Use of decorator to insert code in a function

could this be done using a decorator?

def func1(a, b):
  c = a%b
  return a * b + c

def func2(a, b):
  c = a%b
  return a - b * c

def func3(a, b):
  c = a%b
  return a + b + c

instead of having to specify c = a%b in each of the functions,
i write

@deco
def func1(a, b):
  return a * b

and it returns a * b + (a%b), one way to do it is,

def deco(func):
  def wrapper(*args, **kwargs):
    c = args[0] % args[1]
    return func(*args, **kwargs) + c
  return wrapper

but I would like to access the variable ‘c’ also, how do I access it?

func1.c

gives

AttributeError: 'function' object has no attribute 'c'

plus how do I access the function variables from outside the function, like, func1.a, func1.b?

According to my personal sight, code below is less complex and shorter than “decorator-used” code.

def func1(a, b, c):
    return a * b + c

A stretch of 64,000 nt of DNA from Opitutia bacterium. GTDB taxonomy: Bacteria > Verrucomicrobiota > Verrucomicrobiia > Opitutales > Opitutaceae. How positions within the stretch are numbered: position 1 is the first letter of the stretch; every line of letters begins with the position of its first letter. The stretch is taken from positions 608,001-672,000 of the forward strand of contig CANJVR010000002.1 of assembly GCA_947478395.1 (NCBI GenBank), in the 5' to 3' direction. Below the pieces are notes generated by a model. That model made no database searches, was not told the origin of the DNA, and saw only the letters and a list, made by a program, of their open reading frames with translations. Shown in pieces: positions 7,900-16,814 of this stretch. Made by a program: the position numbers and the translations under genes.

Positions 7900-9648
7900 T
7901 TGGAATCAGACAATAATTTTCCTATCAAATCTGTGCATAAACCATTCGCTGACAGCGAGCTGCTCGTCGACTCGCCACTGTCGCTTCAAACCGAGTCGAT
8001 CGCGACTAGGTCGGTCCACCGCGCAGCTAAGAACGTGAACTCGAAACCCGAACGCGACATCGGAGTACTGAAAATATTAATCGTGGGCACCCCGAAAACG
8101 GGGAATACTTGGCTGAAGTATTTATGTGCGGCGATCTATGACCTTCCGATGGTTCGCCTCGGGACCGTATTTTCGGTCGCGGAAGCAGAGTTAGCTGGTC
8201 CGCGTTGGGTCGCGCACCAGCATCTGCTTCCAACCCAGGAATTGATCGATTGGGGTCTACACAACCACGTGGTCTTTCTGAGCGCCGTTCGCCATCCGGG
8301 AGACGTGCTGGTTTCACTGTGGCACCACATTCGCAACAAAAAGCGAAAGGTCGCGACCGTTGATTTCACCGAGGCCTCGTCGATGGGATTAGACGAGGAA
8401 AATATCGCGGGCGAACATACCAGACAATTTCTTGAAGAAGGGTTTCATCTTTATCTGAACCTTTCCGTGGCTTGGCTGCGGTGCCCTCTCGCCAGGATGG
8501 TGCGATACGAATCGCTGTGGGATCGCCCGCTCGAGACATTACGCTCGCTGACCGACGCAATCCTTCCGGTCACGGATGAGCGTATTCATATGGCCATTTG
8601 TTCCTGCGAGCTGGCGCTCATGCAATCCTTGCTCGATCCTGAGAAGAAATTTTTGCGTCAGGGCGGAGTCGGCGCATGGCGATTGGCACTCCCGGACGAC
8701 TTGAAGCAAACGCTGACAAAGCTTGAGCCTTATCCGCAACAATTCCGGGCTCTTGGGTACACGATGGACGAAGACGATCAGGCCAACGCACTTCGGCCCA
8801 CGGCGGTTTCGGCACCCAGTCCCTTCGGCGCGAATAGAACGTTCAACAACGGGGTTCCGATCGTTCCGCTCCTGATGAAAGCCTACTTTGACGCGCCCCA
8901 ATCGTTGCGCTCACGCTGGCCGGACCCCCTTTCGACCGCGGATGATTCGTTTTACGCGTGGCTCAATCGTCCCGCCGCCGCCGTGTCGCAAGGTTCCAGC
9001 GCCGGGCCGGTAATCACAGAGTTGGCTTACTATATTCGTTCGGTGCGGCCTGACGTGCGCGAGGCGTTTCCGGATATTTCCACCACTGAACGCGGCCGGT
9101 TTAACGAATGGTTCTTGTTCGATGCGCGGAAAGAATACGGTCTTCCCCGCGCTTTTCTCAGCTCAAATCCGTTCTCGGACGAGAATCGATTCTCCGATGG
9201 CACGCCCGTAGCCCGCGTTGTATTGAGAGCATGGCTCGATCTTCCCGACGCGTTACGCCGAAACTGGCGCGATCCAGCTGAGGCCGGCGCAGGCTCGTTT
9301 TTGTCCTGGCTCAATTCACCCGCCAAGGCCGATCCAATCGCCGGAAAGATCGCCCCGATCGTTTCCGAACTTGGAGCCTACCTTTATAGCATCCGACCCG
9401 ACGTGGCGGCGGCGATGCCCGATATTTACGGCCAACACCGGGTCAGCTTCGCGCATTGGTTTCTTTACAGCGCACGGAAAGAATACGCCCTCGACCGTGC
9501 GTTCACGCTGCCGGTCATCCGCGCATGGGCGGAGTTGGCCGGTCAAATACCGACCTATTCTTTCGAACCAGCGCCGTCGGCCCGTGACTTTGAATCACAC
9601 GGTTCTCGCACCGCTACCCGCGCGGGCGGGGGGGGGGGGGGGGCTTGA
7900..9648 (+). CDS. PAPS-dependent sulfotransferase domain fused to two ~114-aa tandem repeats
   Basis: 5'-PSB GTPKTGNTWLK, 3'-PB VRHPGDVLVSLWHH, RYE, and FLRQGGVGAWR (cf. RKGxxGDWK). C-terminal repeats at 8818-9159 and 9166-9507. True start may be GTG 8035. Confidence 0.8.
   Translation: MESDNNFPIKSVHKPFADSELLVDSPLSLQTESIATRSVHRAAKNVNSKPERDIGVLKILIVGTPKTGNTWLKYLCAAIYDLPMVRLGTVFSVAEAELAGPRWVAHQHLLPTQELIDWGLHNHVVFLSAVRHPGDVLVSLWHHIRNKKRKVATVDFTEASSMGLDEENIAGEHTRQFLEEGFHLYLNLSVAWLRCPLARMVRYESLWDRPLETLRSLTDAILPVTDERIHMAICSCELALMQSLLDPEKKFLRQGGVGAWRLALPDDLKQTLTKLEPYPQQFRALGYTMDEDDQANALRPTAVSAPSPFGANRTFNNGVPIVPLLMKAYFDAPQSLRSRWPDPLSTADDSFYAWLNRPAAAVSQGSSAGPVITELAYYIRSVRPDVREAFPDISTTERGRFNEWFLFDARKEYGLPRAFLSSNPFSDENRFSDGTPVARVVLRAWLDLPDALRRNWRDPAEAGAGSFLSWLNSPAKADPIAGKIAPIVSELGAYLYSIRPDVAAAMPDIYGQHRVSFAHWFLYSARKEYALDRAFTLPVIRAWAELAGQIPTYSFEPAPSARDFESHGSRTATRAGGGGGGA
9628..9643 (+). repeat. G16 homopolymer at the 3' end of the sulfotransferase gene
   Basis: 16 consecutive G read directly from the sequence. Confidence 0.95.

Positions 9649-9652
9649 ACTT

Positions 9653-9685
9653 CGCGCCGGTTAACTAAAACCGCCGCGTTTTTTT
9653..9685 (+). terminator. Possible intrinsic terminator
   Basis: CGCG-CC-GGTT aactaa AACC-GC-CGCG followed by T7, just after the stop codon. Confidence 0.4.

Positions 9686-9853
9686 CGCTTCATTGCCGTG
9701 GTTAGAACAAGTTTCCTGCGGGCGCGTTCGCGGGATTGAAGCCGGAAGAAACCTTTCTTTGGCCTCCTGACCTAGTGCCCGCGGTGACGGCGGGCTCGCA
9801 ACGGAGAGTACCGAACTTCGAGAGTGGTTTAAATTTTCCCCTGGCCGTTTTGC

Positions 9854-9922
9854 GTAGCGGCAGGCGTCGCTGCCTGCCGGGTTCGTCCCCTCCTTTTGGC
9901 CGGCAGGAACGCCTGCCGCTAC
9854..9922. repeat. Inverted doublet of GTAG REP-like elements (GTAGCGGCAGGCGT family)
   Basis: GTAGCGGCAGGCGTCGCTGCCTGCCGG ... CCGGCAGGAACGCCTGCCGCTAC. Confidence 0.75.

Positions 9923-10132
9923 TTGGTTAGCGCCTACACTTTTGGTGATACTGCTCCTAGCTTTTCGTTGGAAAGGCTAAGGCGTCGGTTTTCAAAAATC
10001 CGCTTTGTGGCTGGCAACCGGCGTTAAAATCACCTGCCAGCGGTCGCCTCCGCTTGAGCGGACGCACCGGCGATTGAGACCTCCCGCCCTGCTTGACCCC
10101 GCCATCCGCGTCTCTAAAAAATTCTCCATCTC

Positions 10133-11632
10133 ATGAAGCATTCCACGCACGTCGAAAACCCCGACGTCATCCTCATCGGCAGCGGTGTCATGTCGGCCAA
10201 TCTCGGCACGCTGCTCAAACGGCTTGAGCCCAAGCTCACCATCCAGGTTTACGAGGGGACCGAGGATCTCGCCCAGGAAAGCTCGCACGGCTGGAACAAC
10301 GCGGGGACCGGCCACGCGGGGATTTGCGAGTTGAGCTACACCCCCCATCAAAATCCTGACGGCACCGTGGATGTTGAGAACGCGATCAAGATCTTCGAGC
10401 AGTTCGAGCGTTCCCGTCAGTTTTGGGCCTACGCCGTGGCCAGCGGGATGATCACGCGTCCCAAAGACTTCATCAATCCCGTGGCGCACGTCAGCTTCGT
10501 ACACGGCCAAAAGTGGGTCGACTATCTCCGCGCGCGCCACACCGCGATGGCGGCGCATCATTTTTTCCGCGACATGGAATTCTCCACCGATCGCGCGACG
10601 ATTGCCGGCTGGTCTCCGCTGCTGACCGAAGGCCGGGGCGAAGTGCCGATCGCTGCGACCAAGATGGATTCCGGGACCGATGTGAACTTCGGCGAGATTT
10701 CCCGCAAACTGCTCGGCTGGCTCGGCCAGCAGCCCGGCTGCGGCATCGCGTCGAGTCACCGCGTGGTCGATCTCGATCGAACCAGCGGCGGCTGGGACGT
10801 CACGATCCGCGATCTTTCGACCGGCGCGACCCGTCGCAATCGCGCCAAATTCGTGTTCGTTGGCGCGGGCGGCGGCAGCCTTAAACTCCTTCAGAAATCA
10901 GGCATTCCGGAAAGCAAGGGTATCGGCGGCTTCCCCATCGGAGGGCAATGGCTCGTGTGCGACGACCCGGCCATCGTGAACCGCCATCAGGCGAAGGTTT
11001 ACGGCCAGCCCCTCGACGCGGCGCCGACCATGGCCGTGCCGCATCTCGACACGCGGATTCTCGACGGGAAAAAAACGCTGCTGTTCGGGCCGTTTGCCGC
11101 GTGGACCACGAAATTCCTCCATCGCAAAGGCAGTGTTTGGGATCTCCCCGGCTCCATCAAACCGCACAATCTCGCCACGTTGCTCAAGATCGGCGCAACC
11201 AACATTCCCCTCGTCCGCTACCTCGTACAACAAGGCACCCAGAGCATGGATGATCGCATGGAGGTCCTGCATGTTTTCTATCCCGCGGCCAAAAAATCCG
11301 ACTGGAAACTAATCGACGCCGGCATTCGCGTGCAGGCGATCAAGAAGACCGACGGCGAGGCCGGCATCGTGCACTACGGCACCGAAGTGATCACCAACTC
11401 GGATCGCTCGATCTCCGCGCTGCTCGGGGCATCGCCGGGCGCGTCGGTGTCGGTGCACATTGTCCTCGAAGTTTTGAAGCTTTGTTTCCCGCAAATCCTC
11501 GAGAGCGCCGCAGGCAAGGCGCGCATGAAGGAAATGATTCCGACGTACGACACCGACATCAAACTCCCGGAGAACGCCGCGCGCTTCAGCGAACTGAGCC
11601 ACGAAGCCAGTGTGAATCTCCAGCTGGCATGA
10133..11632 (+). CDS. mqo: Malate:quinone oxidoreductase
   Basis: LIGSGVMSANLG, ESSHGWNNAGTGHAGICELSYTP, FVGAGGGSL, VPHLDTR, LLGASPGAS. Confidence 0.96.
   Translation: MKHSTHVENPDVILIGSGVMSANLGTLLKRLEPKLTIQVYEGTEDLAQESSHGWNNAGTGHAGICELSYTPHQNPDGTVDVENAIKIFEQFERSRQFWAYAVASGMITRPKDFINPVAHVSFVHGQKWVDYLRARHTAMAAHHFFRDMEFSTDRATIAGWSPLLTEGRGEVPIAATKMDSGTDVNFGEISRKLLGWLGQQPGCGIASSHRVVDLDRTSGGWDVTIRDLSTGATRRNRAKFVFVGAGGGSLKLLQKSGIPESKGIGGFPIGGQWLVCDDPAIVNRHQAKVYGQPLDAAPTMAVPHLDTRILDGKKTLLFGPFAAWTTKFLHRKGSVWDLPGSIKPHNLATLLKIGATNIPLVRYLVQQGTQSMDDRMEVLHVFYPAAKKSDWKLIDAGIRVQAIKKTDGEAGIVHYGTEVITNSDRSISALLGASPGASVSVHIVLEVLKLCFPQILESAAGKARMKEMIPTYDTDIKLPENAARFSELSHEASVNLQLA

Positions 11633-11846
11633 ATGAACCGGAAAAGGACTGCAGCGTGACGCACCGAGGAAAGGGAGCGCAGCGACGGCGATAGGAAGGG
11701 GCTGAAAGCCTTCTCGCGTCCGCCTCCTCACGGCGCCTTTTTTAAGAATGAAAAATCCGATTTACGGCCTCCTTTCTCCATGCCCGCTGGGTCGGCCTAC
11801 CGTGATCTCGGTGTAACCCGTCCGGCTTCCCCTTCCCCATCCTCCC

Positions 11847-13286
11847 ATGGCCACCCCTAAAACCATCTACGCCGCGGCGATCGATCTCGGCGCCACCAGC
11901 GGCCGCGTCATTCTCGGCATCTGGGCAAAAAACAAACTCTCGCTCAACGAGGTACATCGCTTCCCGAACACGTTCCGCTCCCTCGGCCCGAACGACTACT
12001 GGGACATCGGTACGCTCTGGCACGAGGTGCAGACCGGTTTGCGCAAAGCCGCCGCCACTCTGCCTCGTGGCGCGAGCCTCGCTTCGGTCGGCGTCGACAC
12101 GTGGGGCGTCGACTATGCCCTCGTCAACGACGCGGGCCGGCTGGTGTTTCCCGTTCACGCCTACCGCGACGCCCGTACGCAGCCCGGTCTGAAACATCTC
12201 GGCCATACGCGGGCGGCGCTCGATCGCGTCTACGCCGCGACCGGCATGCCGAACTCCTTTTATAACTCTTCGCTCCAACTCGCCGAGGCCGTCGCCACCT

def func2(a, b, c):
    return a - b * c

def func3(a, b, c):
    return a + b + c
  
def func0(func,a,b):#Main Method
    c=a%b
    return func(a,b,c)

print( func0(func1,6,4) )#Check if it works

About Your Question:
Variables in functions are forgotten by the interpreter. Because they take values depending on the parameters you pass into them. And, if you try typing func1(3,5).c, it will also raise an error; because func1(3,5) is an integer. So, you can not directly acces to function variables.

But, you can return a tuple which includes both “c” and result. By this way, you will be able to access -of course, not directly- “c”. (Global keyword and global variables can also help you, but it’s not a real solution to your question.) Please have a look at this edited code below:

def func1(a, b, c):
    return a * b + c

def func2(a, b, c):
    return a - b * c

def func3(a, b, c):
    return a + b + c
  
def func0(func,a,b):#Main Method
    c=a%b
    return ( func(a,b,c), c )

newCalculating=func0(func1,6,4)
print("Our Numbers: a=6, b=4 \nFunction:func1")
print(f"Result: {newCalculating[0]}")
print(f"Value Of c: {newCalculating[1]}")

Note: You can do the same thing via a list or dictionary, but returning tuples is a more preferred way.